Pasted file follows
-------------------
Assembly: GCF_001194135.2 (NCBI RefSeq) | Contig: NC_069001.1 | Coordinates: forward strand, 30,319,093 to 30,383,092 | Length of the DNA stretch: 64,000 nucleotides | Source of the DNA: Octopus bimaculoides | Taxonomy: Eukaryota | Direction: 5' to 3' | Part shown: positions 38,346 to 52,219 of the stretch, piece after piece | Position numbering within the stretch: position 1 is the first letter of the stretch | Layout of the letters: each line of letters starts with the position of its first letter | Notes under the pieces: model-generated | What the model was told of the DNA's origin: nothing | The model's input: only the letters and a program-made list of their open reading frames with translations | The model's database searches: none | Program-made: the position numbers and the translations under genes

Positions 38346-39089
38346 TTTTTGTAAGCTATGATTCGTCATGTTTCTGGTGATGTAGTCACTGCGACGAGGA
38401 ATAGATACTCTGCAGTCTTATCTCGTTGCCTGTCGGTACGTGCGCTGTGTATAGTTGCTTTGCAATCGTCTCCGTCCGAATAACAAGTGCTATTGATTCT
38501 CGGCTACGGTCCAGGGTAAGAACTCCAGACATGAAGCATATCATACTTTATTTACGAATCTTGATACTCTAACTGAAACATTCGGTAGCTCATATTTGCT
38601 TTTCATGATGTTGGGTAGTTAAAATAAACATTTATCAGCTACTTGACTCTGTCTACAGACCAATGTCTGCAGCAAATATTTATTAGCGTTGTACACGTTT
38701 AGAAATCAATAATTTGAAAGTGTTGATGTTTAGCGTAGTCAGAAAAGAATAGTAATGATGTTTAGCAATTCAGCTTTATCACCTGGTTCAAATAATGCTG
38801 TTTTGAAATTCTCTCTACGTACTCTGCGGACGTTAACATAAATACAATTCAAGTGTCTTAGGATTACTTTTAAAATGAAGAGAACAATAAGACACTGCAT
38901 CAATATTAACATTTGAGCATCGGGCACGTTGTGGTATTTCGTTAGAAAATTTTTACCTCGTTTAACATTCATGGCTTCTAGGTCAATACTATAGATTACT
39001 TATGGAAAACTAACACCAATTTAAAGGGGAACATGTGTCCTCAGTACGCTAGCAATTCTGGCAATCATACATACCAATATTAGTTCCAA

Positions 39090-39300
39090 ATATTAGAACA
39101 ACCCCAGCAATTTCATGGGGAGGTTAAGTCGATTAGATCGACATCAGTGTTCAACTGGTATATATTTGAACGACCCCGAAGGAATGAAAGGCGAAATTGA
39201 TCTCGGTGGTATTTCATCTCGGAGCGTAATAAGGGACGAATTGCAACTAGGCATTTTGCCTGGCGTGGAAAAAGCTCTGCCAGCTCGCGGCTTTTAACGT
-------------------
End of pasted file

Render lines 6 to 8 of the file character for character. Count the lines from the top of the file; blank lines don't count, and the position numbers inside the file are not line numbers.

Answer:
38601 TTTCATGATGTTGGGTAGTTAAAATAAACATTTATCAGCTACTTGACTCTGTCTACAGACCAATGTCTGCAGCAAATATTTATTAGCGTTGTACACGTTT
38701 AGAAATCAATAATTTGAAAGTGTTGATGTTTAGCGTAGTCAGAAAAGAATAGTAATGATGTTTAGCAATTCAGCTTTATCACCTGGTTCAAATAATGCTG
38801 TTTTGAAATTCTCTCTACGTACTCTGCGGACGTTAACATAAATACAATTCAAGTGTCTTAGGATTACTTTTAAAATGAAGAGAACAATAAGACACTGCAT